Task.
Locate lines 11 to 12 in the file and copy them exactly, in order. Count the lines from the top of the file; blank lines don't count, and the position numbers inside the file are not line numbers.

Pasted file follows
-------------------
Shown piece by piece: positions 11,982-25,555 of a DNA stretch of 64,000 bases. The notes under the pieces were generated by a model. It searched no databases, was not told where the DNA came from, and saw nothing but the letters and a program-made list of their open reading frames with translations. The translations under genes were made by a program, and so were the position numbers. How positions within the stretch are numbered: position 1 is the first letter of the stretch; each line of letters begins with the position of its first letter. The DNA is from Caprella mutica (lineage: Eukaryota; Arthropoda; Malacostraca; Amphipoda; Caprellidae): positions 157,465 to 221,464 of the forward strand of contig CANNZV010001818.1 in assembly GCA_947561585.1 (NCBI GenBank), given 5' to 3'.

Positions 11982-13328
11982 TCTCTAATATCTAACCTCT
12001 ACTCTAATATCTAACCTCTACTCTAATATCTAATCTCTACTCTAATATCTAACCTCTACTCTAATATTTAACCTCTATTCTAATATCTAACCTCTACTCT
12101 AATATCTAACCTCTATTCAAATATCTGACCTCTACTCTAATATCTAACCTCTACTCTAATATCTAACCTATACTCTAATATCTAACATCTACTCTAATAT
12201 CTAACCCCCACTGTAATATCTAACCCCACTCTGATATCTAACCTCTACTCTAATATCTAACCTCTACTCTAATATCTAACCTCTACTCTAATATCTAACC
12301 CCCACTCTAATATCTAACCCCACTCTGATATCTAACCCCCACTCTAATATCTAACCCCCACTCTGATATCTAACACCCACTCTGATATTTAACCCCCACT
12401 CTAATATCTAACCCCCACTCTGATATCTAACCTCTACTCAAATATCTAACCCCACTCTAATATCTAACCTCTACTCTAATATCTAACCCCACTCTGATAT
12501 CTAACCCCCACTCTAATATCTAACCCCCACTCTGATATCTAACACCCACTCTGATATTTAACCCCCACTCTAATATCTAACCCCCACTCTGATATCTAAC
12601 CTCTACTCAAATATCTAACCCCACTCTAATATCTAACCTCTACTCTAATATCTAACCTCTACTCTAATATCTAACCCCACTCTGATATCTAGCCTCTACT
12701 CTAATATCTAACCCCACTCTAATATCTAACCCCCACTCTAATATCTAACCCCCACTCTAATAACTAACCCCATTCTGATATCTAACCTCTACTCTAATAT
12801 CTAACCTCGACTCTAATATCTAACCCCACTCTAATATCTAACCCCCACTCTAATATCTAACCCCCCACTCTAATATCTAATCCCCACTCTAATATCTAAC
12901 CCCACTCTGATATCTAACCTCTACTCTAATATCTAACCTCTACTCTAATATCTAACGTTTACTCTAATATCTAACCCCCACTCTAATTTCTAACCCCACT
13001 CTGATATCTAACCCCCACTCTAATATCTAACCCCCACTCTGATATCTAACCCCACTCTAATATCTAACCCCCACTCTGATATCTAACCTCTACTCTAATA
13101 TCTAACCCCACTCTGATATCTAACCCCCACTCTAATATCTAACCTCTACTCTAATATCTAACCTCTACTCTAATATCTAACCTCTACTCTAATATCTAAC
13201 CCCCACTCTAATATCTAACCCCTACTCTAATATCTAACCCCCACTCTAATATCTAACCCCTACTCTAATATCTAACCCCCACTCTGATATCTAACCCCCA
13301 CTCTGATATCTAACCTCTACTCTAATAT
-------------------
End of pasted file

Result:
12701 CTAATATCTAACCCCACTCTAATATCTAACCCCCACTCTAATATCTAACCCCCACTCTAATAACTAACCCCATTCTGATATCTAACCTCTACTCTAATAT
12801 CTAACCTCGACTCTAATATCTAACCCCACTCTAATATCTAACCCCCACTCTAATATCTAACCCCCCACTCTAATATCTAATCCCCACTCTAATATCTAAC